Thanks again, John. I didn’t mean that exactly. I was referring back to the example in this thread. There was a whale that have vestigial hind limbs. Those limbs were referred to as being leftovers, so to speak, from the predecessor. These “hind limbs” were said to be remnants from a four-legged land animal from which the whale evolved. So, my question was regarding why, when we see something like the remnant of a hind limb that is not used by a whale, it is assumed to be a remnant from the past rather than something developing for the future.
The reason for asking this question is because of the next point that I make… namely, that if you go back far enough in time, you will find very simple animals. From that point forward, all of the functions or features that we see in the more complex animals are, in essence, new.
So, if we say that very early, very simple animals had “tissue” and “skeleton” for instance, then I guess you have the ingredients that you need for “tissue” to become “trachea” and then “lungs.” But, while one can look back in retrospect to see that lungs were merely tissue, once, the entire process still seems to go against the rule of parsimony. It seems that all of the function that did evolve over time should not have been expected to have done so.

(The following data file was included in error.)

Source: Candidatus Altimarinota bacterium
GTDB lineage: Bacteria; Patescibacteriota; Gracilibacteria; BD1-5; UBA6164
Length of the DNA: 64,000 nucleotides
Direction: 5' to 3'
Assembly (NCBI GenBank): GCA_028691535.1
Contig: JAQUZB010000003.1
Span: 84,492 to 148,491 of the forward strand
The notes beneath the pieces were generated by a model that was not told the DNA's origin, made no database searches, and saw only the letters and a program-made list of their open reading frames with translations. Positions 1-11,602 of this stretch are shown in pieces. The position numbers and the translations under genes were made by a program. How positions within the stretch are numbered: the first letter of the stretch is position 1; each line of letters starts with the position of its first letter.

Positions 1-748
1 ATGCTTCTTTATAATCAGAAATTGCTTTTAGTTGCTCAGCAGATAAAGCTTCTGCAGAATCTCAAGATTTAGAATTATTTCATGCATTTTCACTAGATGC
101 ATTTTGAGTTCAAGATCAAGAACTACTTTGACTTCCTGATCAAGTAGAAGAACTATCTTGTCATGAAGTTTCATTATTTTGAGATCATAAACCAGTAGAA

This is interesting. So in the whale example above, there seems to be naturally occuring hind limbs, but they are not fully developed and are described as vestigial. These “limblets” seem to be normal (I know nothing about whales, but the thread above seems to indicate such.) So what is the difference between the vestigial limblets shown above and an animal where an atavism occurs? Are you saying that a fully formed limb, rather than a limblet (sorry, my silly term) would be there? Would it be a whale with a true hind leg, flesh and all? Is there a picture of anything like this that can be seen?